With Duke on an upswing, what are the Blue Devils’ chances for a high NCAA seed?

As memorable as Jon Scheyer’s first season as Duke’s head coach was last year, with an ACC championship banner a notable result, the Blue Devils’ second-round NCAA tournament departure left him — and the program — wanting more.

With the brackets for this season’s NCAA tournament set to be announced three weeks from Sunday, Scheyer’s Blue Devils are rolling toward March with a shot at a better seed than a year ago.

Ranked No. 8 nationally by the Associated Press, the Blue Devils (21-5, 12-3 ACC) are tied with North Carolina (20-6, 12-3 ACC) for first place in the ACC standings with five regular-season games to play. At No. 12 in the latest NCAA Evaluation Tool (NET) rankings and No. 8 according to, Duke is in position for a No. 2 or 3 regional seed.

A year ago, Duke was unranked most of January and February. A nine-game winning streak, including three ACC tournament wins, pushed the Blue Devils into the NCAA tournament, but only with a No. 5 seed in the East Regional.

No. 4-seeded Tennessee toppled Duke, 65-52, in the second round and the Blue Devils (27-9) headed home.

Now in a key stretch of this season, the Blue Devils find themselves playing their best basketball. Wednesday night’s 84-55 rout at Miami was Duke’s fifth consecutive win and its 16th in the past 18 games.

“All along,” Scheyer said Wednesday night, “we’ve talked, privately, about just getting better in the whole season. We want to be at our best in February and March. And I think we’re on an upswing that we’ve continued to get better.”

So how will the selection committee that creates the NCAA tournament bracket view the Blue Devils? The only tangible clue was last Saturday’s early reveal of the top 16 seeds. Acting as if the bracket was being selected as of that day, the committee had Duke at No. 12 nationally and a No. 3 seed in the West Region bracket.

The situation has already shifted since then, with the committee’s No. 1 overall seed, Purdue, losing at Ohio State and two of its other No. 1 regional seeds, Connecticut and Arizona, also suffering losses in league play.

Unlike many of the bracket projectors who build their field based on what has happened up to this point of the season, Bart Torvik keeps a running seed list of teams at based on what the metrics project will happen between now and selection day on March 17.

His projections, on Friday morning, still have Duke among the No. 3 regional seeds but he has them as the top No. 3 seed, just short of the No. 2 line. UNC is also a No. 3 seed, but below the Blue Devils.

He has five ACC teams in the field, with Virginia (20-7, 11-5 ACC) among the last four teams in and is a No. 11 seed playing in the First Four in Dayton, Ohio. Clemson (18-8, 8-7 ACC) is a No. 6 seed while Wake Forest (17-9, 9-6 ACC) is also No. 11 seed but not slated as part of the First Four games.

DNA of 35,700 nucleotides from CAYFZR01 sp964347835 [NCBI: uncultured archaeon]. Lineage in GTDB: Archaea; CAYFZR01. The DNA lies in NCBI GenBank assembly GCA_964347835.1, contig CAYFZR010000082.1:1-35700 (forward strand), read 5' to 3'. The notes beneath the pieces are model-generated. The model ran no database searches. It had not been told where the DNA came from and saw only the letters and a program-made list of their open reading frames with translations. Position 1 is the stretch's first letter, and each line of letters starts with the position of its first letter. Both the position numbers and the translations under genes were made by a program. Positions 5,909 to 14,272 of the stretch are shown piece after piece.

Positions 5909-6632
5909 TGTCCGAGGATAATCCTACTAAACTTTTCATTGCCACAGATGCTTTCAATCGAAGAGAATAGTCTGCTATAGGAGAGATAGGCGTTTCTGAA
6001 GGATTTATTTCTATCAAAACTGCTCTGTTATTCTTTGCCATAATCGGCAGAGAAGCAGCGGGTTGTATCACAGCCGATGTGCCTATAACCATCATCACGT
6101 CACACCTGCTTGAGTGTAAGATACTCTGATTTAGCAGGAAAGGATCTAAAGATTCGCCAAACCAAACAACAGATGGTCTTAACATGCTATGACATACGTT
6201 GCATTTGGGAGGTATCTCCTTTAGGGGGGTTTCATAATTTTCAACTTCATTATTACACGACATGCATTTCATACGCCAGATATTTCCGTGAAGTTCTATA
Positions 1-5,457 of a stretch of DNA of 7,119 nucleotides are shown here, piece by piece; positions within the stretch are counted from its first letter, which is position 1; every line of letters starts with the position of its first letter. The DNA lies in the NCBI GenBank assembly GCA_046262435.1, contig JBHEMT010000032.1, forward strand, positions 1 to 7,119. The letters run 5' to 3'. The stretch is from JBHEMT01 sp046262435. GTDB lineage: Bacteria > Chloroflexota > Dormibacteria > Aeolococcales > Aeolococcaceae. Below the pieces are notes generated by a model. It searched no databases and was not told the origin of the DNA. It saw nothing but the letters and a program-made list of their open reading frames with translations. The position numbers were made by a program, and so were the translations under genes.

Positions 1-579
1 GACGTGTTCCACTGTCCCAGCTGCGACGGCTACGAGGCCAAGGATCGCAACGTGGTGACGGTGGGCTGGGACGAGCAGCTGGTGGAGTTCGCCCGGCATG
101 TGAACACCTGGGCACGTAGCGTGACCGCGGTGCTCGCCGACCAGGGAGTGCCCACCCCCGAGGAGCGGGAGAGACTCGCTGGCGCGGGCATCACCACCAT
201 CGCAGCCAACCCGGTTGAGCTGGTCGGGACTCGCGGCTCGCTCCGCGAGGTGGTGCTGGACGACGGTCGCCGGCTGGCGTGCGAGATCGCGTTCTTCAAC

How those ACC teams are viewed is important when considering what seed Duke will ultimately be tagged with come March 17. The Blue Devils play at Wake Forest on Saturday and still have home games to play with Virginia on March 2 and UNC on March 9.

So, even before the league’s teams convene in Washington, D.C., for the ACC Tournament from March 12-16, Duke has opportunities to strengthen its case for a higher national seed with the committee.

Duke’s games with Wake Forest and UNC will fall into Quad 1, according to the NET-based system the committee uses to evaluate teams. The Blue Devils are currently 6-2 in Quad 1 games and 2-2 in Quad 2 games, giving them an 8-4 record against the best teams they’ve played.

Duke’s home game with Virginia will fall in Quad 2 since the Cavaliers are No. 47 in the NET. Home opponents have to be 1-30 in the NET for it to qualify as Quad 1. Duke’s game at N.C. State on March 4 also looks like a Quad 2 game since the Wolfpack are No. 80 in the NET. Road games against teams from 1-75 are Quad 1 games.

Duke can really help itself by racking up those wins against the top two quadrants. More opportunities will be there at the ACC Tournament, where any games against teams in the NET Top 50 will be Quad 1 because they are being played on a neutral site.

But, back to Duke’s current 8-4 record against the top two quadrants: How that compares to other teams the committee had on the No. 3 seed line last week matters.

Alabama (19-7), for example, is 10-7 against the top two quadrants and at No. 5 in the NET. Baylor (18-7), a team Duke beat head-to-head on a neutral court back in December, is also 10-7 in those results. The Bears are No. 14 in the NET. Iowa State (20-6) is 9-6 against quads 1 and 2 and No. 8 in the NET.

The Blue Devils match up favorably but need to keep collecting those wins to solidify their position.

Charlotte is an opening-weekend site for this year’s NCAA tournament, with first- and second-round games at the Spectrum Center March 21 and 23. The ACC team with the best seed, either UNC or Duke, could very well be placed close to home. While Tennessee could also land there, it’s not out of the question for both the Tar Heels and Blue Devils to start in Charlotte.

It all depends upon how the next three weeks of games turn out, not only for the Blue Devils but for the teams around them in the committee’s opinion.

As for Scheyer, he’s seen enough with how his team has responded to key injuries and a few upset losses to feel good about Duke’s chances.

“I think these guys have shown incredible toughness,” Scheyer said. “When things don’t go your way, you find out about people and the way they respond. And all these guys, man, they’ve responded at different times throughout the season, whether it be setbacks, whether it be losses, they just kept working, kept believing, and we need to continue to do that.”